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Trumpet maintenance



 
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Geo7084
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Joined: 16 Dec 2020
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Location: USA

PostPosted: Fri Jan 01, 2021 4:56 pm    Post subject: Trumpet maintenance Reply with quote

I've maintained my horn well and have used the same shop for it and my saxes. I recently had it deep cleaned, new corks replaced, etc. I got it home and after playing it for a minute or two I noticed the horn smelled like gasoline! I've used Al Cass Fast oil for years with no problems and I've had the same shop deep clean my horn before, no problems. The odor subsided and a few days later I noticed when pulled my valves to oil them, they had a blackish grey residue. My horn is a vintage Olds with stainless or nickel valves, not sure as I've read they were made with stainless, and other articles that say nickel. Anyway. My valves have always looked clean and now I even have black residue on my tuning slide at times. The shop offered to clean the horn again, but why in the hell would I want to take it back to the same guys who messed up my horn?? Anyone ever had that happen?? Any advice?? Was it the valve oil they put on it??? I even had a bottle of Al Cass in my case when I took it in. I'm torqued off and will take it to another shop when I have a chance.
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HaveTrumpetWillTravel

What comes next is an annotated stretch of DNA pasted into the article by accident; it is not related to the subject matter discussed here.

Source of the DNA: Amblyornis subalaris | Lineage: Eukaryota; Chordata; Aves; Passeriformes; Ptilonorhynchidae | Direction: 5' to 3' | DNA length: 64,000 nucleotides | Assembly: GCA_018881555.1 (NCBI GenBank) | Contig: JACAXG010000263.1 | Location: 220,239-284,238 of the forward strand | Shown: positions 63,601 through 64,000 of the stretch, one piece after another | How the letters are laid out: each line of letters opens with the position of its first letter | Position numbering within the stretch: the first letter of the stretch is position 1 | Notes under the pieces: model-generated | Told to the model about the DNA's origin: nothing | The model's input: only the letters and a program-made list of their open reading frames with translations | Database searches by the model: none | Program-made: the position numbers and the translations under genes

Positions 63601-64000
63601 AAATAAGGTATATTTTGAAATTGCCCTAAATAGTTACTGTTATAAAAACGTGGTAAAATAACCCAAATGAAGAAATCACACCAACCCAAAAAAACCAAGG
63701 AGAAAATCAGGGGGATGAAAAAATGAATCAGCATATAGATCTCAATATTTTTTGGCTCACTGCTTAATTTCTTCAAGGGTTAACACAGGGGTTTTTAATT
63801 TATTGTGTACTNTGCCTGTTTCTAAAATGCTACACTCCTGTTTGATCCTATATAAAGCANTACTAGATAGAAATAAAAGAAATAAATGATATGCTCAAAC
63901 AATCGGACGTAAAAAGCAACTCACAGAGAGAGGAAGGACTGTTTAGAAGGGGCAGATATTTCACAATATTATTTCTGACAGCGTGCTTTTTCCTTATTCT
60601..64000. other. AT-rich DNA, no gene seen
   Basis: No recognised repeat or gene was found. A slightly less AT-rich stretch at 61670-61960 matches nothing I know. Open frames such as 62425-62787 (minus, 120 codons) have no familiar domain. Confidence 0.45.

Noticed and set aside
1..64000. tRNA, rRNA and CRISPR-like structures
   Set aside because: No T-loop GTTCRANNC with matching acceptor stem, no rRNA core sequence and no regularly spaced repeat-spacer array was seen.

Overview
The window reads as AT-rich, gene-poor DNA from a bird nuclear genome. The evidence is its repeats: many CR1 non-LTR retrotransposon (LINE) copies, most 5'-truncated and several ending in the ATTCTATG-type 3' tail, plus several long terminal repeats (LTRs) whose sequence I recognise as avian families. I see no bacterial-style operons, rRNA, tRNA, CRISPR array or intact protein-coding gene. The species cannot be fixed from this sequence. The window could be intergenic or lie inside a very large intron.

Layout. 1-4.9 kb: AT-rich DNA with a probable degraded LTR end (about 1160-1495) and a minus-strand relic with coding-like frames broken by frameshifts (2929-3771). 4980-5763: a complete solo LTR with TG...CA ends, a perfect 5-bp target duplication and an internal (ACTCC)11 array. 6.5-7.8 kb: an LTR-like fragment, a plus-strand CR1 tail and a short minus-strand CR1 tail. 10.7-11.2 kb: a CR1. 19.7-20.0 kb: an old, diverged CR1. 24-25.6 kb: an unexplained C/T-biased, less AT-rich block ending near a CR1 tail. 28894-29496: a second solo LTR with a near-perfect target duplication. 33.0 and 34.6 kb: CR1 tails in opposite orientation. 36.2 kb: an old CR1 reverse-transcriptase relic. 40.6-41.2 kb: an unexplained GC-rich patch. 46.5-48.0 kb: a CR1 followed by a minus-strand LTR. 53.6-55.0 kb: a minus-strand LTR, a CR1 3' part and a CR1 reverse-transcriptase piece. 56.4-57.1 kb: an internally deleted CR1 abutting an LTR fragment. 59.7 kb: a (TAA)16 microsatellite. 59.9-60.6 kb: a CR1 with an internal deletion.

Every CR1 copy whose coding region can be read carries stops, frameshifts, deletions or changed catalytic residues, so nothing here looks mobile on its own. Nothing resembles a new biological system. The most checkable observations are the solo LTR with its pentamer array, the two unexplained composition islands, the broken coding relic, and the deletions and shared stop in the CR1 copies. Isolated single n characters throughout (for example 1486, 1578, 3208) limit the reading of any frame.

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PostPosted: Fri Jan 01, 2021 5:04 pm    Post subject: Reply with quote

I'd give them the chance to make it right. At the least, they might be able to tell you what happened (mixed up two bottles, the sax guy did the cleaning wrong, etc.).

I had a trumpet I got that someone had used WD-40 on and it took a long time to get it totally clean. A couple of baths plus frequent oil changes helped. I'd wipe your valves and slides regularly and reapply oil/grease. It should be back to normal soon.
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Geo7084
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PostPosted: Fri Jan 01, 2021 8:27 pm    Post subject: Reply with quote

Thanks for the advice. You're right. I should go back and at least see what they'll say and what they have to offer to remedy the situation. I've been wiping the vales and casing, but probably a good wash or two is in order. I am however curios to know what the heck they put on the valves. They are a reputable shop. Maybe they had an apprentice or a new guy do what they thought was a simple job. Anyway...appreciate it.
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wilder
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PostPosted: Sat Jan 02, 2021 1:35 am    Post subject: Reply with quote

Pretty sure its the valve oil they used. just have them clean it again and have them use your oil. jw
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Geo7084
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PostPosted: Sat Jan 02, 2021 8:19 pm    Post subject: Reply with quote

They offered to clean it to my satisfaction. I purposely left a bottle of my usual valve oil in the case, but I guess I shouldn't have assumed they would use that. I am just curious as to what they used, and why?? I'm not kidding you, it smelled like high octane leaded gasoline...Stunk up the entire room!
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HaveTrumpetWillTravel
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PostPosted: Sat Jan 02, 2021 10:28 pm    Post subject: Reply with quote

One of the repair pros might answer, but I know different oils (including gasoline) are sometimes used in cleaning. I could see different scenarios where they used a penetrating oil or other oil but then didn't clean thoroughly (or used the wrong rag, etc.). It is annoying. Scents seems like one of the hardest things to get out of a trumpet and they can really set in on a case. I was successful at getting the wd-40 smell out of my trumpet but the case still has an odor. Wishing you better luck...